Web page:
Posted on January 23rd, 2013 by Rachel
By JMM Volunteer Harvey Karch
One of the best parts of being a docent at a museum, especially, I think, the Jewish Museum of Maryland, is that one never knows what is going to happen on a tour. The unexpected is almost to be expected every tour. It certainly was the case on Tuesday, January 15, during the one o’clock tour.
Harvey leads a tour outside the Lloyd Street Synagogue
No one was in the Museum for the eleven o’clock tour, and that was not a surprise given the cold and damp weather. As one o’clock came and went, I wasn’t shocked that there was no one for the tour either. However, at about 1:10 a woman entered the museum asking whether she was too later for the one o’clock tour. Since no one else was there, I gladly stepped up to the counter and told her that I would be happy to show her the sights of the Museum.
Describing the matzoh oven in Lloyd Street Synagogue.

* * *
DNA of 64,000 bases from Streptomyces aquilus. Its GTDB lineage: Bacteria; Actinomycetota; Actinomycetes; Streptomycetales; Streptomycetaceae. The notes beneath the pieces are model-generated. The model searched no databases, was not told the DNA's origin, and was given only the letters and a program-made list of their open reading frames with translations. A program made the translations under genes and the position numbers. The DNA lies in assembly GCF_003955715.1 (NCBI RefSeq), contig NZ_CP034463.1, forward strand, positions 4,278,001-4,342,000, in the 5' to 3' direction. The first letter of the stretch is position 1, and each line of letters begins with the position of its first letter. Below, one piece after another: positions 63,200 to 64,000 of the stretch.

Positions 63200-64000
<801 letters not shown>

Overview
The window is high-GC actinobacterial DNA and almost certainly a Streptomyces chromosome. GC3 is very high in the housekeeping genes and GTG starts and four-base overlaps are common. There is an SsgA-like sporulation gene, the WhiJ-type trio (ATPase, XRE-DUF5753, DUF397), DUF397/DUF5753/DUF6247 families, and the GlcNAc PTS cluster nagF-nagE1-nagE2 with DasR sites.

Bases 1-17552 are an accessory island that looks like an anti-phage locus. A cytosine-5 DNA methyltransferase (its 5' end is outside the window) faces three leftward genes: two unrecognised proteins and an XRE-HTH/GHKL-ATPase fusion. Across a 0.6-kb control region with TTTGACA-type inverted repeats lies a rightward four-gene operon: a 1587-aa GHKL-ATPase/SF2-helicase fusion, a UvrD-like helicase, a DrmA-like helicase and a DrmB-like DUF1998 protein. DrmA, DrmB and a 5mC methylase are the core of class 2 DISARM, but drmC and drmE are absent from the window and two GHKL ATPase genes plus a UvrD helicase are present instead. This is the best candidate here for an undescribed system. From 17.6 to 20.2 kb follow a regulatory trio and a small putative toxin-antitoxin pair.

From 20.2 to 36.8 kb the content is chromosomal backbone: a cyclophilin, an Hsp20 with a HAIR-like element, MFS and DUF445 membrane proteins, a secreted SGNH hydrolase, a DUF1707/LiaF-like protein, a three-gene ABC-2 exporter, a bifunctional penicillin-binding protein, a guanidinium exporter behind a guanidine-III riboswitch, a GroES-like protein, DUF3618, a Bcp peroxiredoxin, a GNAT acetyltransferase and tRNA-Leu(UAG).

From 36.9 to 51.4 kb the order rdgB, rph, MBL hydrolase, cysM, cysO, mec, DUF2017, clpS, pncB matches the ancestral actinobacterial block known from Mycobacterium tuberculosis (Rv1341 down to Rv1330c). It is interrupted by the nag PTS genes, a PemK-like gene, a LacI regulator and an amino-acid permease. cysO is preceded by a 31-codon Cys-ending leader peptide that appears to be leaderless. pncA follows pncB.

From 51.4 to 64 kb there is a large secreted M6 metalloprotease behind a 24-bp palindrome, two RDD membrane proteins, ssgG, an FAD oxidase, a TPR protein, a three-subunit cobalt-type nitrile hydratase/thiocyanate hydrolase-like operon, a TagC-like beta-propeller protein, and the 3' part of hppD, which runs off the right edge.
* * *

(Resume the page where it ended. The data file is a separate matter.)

As is my habit, after introducing myself, I asked the where she was from and what had brought her to the Museum today. She told me that her name is Deb, Deb Miller, and she has lived in Boston since arriving to attend graduate school there some forty years ago. However, she added that she had grown up in New York City, but that her roots run deep in Baltimore. Her grandparents had lived in Baltimore, and her mother had grown up here before going to live in New York after her marriage. She also explained that her family members were among the founders of Chizuk Amuno Congregation. As we walked toward Lloyd Street Synagogue, she went on to say that her grandfather had attended Shomrei Mishemeres, and I told her that mine had also. I explained that one of my family’s stories is that my grandfather had come from Volnya and had come to Baltimore because there was a group from his home area living in the city. Ms. Miller suggested that perhaps our grandfathers had known each other, and perhaps had even prayed together. We both chuckled and went on with the tour.